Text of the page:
Garneray was born in Paris (on Rue Saint-Andre-des-arts, in the Latin Quarter) on 19 February 1783. He was the elder son of Jean-François Garneray (1755-1837), painter of the king, who was pupil of Jacques-Louis David. At thirteen, he joined the Navy as a seaman, encouraged by his cousin, Beaulieu-Leloup, commander of the frigate Forte ("the Stout one"). Garneray sailed from Rochefort to the Indian Ocean with the frigate division under Sercey, to which the Forte belonged.
Garneray took part in the various campaigns of Sercey division and witnessed the hardship it met in the battle against Arrogant and Victorious. He then served in 1798 on the corvette Brûle Gueule ("Mouth burner"), which patrolled with the frigate Preneuse ("the Taker"). Returning from this campaign, the Brûle Gueule and Preneuse were chased by a British squadron comprising two ships of the line, one frigate and one corvette; the French flew into a creek near Black River whose shallow waters prevented the British from pursuing. The next day, the British squadron attacked; the French had established strong defensive positions by installing the unusable batteries of their ships ashore, and repelled the British squadron.
In 1799, Garneray was promoted to quartermaster and "first painter of the edge" on the Preneuse under captain Jean-Marthe-Adrien l'Hermite. The frigate was the last French official force in the Indian Ocean. This patrol went into trouble, in spite of an exceptional combat against the British ship of the line the Jupiter. Returning to Mauritius, her crew suffered from scurvy, and the Preneuse had to be kept quarantined and had to return to the British forces making the blockade of the island. Garneray escaped captivity by regaining the coast with the stroke. In spite of the disaster, Garneray kept longstanding admiration and friendship for to Lhermitte, whom he would continue to visit until his death 1826.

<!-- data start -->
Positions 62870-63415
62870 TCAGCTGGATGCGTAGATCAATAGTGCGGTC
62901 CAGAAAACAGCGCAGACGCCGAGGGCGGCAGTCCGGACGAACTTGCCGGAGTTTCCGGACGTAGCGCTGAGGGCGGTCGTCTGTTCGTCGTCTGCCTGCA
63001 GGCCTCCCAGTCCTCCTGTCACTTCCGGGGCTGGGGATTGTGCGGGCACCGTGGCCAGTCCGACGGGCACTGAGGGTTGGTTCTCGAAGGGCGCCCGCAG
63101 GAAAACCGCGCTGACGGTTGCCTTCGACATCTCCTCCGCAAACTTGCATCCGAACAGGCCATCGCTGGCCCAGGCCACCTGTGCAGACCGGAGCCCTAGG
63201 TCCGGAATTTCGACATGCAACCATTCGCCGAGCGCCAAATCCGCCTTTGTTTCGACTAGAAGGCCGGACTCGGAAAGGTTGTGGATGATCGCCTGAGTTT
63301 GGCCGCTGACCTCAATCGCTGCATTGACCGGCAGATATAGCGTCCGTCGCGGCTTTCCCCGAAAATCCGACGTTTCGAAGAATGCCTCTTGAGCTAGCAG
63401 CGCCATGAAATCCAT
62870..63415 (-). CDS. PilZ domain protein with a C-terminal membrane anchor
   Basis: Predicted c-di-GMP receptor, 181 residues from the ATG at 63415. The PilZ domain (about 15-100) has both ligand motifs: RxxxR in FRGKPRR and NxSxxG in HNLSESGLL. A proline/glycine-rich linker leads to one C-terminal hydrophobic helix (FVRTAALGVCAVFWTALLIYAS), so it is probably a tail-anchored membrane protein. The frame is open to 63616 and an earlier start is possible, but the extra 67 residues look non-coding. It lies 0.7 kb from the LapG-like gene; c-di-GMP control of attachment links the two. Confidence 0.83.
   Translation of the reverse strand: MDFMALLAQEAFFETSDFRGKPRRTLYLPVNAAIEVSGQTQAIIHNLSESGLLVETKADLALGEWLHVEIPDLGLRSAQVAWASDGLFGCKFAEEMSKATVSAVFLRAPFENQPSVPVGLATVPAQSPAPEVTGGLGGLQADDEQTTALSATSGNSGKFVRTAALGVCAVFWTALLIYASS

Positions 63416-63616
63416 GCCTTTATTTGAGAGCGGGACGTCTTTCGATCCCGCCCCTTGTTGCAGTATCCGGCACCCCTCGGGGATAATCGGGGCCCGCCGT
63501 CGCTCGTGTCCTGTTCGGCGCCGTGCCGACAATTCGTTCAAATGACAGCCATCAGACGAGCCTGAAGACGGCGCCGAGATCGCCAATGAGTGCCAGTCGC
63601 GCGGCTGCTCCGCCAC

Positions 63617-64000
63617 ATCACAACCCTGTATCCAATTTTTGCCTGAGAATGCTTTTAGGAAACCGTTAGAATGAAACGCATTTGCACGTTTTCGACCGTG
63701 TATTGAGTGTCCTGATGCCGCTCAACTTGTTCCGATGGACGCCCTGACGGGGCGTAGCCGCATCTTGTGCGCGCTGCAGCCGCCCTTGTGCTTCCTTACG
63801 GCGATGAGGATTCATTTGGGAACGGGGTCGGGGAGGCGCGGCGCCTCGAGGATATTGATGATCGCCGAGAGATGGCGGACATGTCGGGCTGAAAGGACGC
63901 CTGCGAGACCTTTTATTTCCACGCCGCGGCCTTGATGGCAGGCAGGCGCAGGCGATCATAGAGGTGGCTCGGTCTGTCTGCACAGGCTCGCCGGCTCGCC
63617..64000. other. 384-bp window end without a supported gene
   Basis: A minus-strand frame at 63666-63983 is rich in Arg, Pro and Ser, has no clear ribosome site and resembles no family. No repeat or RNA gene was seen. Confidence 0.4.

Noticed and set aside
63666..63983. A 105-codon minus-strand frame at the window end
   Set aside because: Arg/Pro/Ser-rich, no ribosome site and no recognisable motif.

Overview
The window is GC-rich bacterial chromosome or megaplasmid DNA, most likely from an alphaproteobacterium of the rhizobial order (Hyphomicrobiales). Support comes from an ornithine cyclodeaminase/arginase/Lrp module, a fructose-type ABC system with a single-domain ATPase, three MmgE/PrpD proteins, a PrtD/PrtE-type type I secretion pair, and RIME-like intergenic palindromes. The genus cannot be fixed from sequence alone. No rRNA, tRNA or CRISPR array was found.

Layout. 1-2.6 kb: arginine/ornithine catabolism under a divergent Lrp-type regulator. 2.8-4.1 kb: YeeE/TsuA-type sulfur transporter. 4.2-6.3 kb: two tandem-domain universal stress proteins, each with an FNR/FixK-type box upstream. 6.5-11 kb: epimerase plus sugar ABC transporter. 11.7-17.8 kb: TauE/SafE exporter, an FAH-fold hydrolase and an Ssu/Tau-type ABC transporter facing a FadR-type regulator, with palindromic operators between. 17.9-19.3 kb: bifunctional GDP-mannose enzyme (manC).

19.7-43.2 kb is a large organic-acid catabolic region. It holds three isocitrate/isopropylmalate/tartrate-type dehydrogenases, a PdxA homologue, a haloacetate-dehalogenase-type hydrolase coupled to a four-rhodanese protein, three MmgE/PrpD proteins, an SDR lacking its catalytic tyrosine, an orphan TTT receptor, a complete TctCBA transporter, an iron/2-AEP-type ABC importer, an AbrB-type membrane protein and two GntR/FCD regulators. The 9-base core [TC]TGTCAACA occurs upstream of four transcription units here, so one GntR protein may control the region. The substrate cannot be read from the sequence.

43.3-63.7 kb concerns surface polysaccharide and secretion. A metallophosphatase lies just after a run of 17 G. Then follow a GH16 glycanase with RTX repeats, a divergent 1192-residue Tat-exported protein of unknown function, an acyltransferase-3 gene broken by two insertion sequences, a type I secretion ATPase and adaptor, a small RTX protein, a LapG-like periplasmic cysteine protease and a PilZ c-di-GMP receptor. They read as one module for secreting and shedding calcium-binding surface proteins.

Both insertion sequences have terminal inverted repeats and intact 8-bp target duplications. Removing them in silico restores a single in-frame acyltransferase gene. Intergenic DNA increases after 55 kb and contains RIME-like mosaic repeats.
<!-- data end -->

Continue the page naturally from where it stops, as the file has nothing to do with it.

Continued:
Garneray: Capture of Kent by SurcoufFor lack of official ships, Garneray joined the Confiance ("the Trust") of Robert Surcouf as an ensign, from April at December 1800. He took part in the capturing and boarding the Kent in October 1800. It was the only time where Garneray made money as a sailor. Upon returning from patrol, he invested his share in a slave trading ship, l'Union, on which he was a first mate.
He sailed on various trading ships during the peace of Amiens, after which he served aboard the Pinson ("the Finch"), a cutter based in Île Bourbon. He replaced the commander when he died, and was shipwrecked shortly thereafter. He then served on the corsair Tigre du Bengale and eventually on the frigate Atalante attached to the squadron of Linois. He later served on the Belle Poule ("beautiful chick"), and was aboard when she was captured by the British in March 1806. Wounded, Garneray was led in England and spent the eight following years on prison hulks off Portsmouth (on the Protee, the Couronne ("Crown") and the Vengeance. He was able to improve his standard of living by selling paintings to a British merchant.
A statement attributed to him goes: "But for piracy, I believe that I practiced about all kinds of navigation".
Peter Severin Kroyer
Norwegian-born Danish Painter, 1851-1909